The Passmore Edwards Institute at Blackwater
By the time he died, in 1911, he had given away more than 90% of his personal wealth but even in his last days saying that his work was “not yet done”. It is difficult to assess just how many people have been helped through one of Edwards gifts. It includes every one of us who has attended one of his libraries or have been treated at the hospitals he funded. Hundreds of thousands will have spent a short period of convalescence at the convalescent homes, and thousands of children from the East End of London were treated to a couple of weeks of good food and fresh air at the Clacton Holiday Home. How many more have walked in the public gardens or drank from a drinking fountain? Today, many of the buildings, no longer needed for their original purpose, have found new uses. The convalescent home at Perranporth, dedicated to his mother, was converted to apartments several years ago, as was the library at Launceston and the institute in Chacewater. In London, two former libraries are now successful theatres and in Bodmin the old library building still serves the community but now as a performance space and community arts enterprise.
John Passmore Edwards
In 2023 it will be the 200th anniversary of the birth of Passmore Edwards and I am part of a small group of people who are planning to ensure that his name is never forgotten. During a spring and summer festival of events, in Cornwall and wherever the name Passmore Edwards has appeared over the doorway of a public building, we will be remembering the contribution that one of the sons of Cornwall has given to us all.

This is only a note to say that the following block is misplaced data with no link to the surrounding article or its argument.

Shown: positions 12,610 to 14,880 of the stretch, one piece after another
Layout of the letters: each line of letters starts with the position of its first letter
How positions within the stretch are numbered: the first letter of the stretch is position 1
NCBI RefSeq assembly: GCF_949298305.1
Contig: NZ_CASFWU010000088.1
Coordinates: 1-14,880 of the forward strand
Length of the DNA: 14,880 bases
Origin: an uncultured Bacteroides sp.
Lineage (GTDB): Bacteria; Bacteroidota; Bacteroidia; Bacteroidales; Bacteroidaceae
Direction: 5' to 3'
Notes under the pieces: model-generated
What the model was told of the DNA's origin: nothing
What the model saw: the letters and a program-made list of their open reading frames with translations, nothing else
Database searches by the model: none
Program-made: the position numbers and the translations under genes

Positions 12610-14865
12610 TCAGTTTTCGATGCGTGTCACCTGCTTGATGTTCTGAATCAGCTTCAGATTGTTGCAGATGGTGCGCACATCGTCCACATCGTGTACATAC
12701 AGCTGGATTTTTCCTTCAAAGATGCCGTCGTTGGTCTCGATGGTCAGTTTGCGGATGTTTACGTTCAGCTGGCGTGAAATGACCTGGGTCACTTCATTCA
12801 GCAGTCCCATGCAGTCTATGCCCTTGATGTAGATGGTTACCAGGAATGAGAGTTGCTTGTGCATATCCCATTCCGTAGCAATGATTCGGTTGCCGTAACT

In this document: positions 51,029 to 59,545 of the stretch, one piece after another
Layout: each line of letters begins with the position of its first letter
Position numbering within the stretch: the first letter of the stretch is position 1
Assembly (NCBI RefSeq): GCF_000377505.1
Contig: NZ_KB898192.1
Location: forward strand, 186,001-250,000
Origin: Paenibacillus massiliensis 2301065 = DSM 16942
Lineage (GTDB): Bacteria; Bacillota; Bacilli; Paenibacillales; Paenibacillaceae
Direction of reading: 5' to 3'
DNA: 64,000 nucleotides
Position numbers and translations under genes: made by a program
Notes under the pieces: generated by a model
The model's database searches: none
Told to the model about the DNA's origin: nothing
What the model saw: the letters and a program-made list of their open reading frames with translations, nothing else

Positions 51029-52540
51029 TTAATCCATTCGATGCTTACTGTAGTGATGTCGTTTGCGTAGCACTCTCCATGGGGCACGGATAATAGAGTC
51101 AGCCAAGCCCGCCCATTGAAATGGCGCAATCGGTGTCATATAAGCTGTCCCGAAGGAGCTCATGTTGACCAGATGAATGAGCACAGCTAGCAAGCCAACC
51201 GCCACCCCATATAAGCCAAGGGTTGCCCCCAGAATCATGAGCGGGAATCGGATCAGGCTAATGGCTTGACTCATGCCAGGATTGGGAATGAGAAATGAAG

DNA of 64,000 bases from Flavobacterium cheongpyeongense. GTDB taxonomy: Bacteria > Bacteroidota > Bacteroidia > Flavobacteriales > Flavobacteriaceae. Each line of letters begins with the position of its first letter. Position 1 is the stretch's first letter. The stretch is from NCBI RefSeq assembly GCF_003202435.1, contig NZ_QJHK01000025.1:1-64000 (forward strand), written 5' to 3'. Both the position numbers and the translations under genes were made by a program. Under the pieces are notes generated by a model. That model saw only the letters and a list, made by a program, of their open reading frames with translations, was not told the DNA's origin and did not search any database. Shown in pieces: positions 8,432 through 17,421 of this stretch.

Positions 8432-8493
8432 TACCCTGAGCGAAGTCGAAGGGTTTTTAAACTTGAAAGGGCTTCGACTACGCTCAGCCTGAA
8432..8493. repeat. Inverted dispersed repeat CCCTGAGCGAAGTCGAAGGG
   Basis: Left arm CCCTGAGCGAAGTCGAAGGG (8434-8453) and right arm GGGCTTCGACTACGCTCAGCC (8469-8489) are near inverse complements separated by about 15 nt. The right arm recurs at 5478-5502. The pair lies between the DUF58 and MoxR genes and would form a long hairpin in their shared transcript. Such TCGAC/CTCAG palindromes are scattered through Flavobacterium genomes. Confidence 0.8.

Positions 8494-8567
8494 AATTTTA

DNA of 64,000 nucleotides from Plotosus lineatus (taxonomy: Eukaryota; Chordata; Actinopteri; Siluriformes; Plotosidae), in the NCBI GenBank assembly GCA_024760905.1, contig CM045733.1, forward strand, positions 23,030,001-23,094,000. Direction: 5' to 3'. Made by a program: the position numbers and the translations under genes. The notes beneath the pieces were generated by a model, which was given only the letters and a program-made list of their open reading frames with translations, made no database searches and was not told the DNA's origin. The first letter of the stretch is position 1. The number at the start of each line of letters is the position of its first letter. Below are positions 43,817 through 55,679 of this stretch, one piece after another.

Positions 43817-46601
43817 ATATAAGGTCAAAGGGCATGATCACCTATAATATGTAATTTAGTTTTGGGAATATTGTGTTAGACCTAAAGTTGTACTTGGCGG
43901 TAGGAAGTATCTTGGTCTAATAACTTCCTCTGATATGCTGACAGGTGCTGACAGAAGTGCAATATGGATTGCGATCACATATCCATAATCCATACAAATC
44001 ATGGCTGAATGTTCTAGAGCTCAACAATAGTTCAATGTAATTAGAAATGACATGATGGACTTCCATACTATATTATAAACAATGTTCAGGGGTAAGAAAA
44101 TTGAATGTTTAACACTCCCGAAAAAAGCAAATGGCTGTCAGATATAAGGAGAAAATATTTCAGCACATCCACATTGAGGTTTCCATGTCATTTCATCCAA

Southwark Library, London
Cover photograph: The birthplace of John Passmore Edwards.
When I first came to work in Cornwall in the late 1980s I very quickly noticed the name “Passmore Edwards” over doorways to libraries across Cornwall. It was some years later, when taking a night class on website design, and needed a subject for a test website, that I thought that some of these buildings might fit the bill. By coincidence, that weekend, I found a slim biography, “The Life & Good Works of John Passmore Edwards” by R S Best, at a tabletop sale. It really did change my life. The test website developed into www.passmoreedwards.org.uk, with regular trips to London, visiting the British Library and the Newspaper archives, and as many of the Passmore Edwards’ buildings as I could. Online research located descendants, and more books; my knowledge of the Victorian era expanded exponentially. Buying a camera to record images of the buildings led to a new hobby in photography and new friends in Camera Clubs across Cornwall. In 2007, finding the Blackwater Institute closed and semi derelict, I started a campaign to restore the building for use as the village hall, learned new skills in writing bids for grants and seeing opportunities to raise money, found a lasting relationship with this wonderful community, and received a BEM. The website developed into a book, credited with a Holyer An Gof prize, and in 2011 arranging for more than 80 events, held right across the country, from St Ives to Herne Bay in Kent, to mark the 100 years since Edwards died. My interest has made me realise that the issues that Edwards campaigned over are just as relevant today as they were over a hundred years ago. It is an interest that will remain with me for the rest of my life.
2 thoughts on “The Passmore Edwards Legacy: John Passmore Edwards, the man who built libraries, and much more.”
Fabulous short read, thank you Dean!
What a man he was. You are keeping him alive. He wont become just a dry and dusty Victorian memory.